Ray Dalio, the founder and former CEO of Bridgewater Capital, is perhaps the biggest of my all-time heroes. I have been following his philosophy for living and working since he first released the Principles used at Bridgewater online, and with his recently published book on the subject, I was able to gain invaluable insight into the background for how those Principles came to be.
I believe strongly in the ethos of Radical Transparency and The Radical Search for Truth, which is the foundational principle of In Formation, my holding company. At In Formation, we have a formal process for proposing, ratifying, amending, and disaffirming the principles by which we make every decision in our business, and we spend a lot of time doing that, because we feel that by establishing a firm foundation of principles for operation, we are investing in the construction of machines that can be run without us (which should be the ultimate goal of any entrepreneur).
That formal process is outside of the scope of this story, but I’d like to speak more generally about my background with Bridgewater, what I’ve learned from Ray Dalio’s book, how we think about principles in general at In Formation, and what we’re trying to build to formalize the process even further.
I first came into knowing about Ray Dalio when we began hiring at In Formation to build out Anastasia VR. We were recruiting in Wellington, but I wanted to learn the best way to conduct interviews, so I started replying to the daily deluge of cold emails from recruiters, and came back to the states for a couple weeks to take as many interviews as I could.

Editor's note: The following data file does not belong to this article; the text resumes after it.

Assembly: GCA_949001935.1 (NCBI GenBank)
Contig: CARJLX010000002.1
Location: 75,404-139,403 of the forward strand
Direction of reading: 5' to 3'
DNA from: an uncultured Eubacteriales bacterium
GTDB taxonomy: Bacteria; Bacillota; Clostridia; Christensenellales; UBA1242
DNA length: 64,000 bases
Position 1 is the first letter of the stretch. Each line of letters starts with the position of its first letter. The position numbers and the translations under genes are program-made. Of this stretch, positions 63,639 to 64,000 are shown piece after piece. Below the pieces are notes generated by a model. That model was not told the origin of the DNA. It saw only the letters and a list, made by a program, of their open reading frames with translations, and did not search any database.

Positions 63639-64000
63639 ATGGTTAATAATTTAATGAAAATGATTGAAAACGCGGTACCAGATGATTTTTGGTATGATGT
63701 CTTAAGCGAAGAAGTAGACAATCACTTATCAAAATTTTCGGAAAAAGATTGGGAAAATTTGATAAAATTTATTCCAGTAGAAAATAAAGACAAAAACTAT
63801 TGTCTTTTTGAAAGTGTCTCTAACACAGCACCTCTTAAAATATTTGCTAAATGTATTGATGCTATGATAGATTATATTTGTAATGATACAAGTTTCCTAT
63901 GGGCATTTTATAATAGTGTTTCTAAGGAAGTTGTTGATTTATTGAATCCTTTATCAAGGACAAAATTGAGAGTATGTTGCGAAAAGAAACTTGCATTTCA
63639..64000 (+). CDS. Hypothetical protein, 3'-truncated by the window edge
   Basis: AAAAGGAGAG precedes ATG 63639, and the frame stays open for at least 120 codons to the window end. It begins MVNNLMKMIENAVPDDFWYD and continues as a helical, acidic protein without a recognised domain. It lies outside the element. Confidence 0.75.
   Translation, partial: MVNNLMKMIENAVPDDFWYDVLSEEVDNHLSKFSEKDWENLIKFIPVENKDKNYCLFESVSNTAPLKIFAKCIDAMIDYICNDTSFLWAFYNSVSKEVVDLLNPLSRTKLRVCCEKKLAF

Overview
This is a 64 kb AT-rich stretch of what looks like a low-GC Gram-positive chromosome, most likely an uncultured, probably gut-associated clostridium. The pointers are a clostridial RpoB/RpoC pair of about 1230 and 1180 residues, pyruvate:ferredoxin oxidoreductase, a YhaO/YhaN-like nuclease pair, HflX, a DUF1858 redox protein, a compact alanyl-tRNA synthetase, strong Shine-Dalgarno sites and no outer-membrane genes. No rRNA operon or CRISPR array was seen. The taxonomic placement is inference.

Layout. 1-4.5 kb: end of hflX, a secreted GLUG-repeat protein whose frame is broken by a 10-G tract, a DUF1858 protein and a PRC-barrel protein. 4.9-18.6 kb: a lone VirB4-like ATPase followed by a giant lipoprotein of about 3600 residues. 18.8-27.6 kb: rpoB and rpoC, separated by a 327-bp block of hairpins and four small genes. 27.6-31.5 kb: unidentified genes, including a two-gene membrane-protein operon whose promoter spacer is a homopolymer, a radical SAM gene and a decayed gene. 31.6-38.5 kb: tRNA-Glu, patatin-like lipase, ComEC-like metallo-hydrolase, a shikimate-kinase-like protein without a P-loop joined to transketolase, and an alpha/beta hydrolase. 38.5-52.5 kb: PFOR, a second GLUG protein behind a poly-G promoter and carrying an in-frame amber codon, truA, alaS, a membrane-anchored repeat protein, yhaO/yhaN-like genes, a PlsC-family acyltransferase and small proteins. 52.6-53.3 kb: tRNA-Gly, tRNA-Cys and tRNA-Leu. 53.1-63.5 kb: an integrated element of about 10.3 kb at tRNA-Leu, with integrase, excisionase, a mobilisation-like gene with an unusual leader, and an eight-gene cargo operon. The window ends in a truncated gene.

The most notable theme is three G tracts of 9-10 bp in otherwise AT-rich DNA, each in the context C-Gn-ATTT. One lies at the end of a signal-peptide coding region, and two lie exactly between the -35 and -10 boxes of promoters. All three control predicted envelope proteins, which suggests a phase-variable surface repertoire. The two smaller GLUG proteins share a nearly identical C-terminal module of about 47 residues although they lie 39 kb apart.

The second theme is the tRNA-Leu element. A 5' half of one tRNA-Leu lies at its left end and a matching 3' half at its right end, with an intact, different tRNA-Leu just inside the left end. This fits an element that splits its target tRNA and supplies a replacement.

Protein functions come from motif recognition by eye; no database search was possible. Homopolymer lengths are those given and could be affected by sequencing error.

At my peak, I was scheduling 2–3 interviews per day, but Bridgewater’s interview for their elite Research Tech Division was a full-day event. It was perhaps the single best interviewing experience I’ve ever had the pleasure to go through. Most of my go-to interview questions, both technical and non-technical, were inspired by questions asked during this interview.
Throughout this brief time, and with some followup afterwards, including a breakfast with some team members, I came to learn the about the ethos of their company, and I was enamored. Unlike all of my other interviews, I actually felt like I might be missing out on an opportunity by ultimately rejecting their offer.
They challenged me in a way that is not common for interviews. When I said something dubious, they called it out. When I told a story of how I had used sarcasm in an attempt to handle a facilities dispute at a previous job, they informed me with radical precision how they felt what I had done was not effective, and how something like that should be handled at Bridgewater. When I made statements outside my zone of believability, they informed me.
Despite the fact that the total number of hours I spent in contact with members of the Bridgewater team was probably less than 12, I learned more in that time about how to manage a team than I had in my entire life up to that point. It was profound.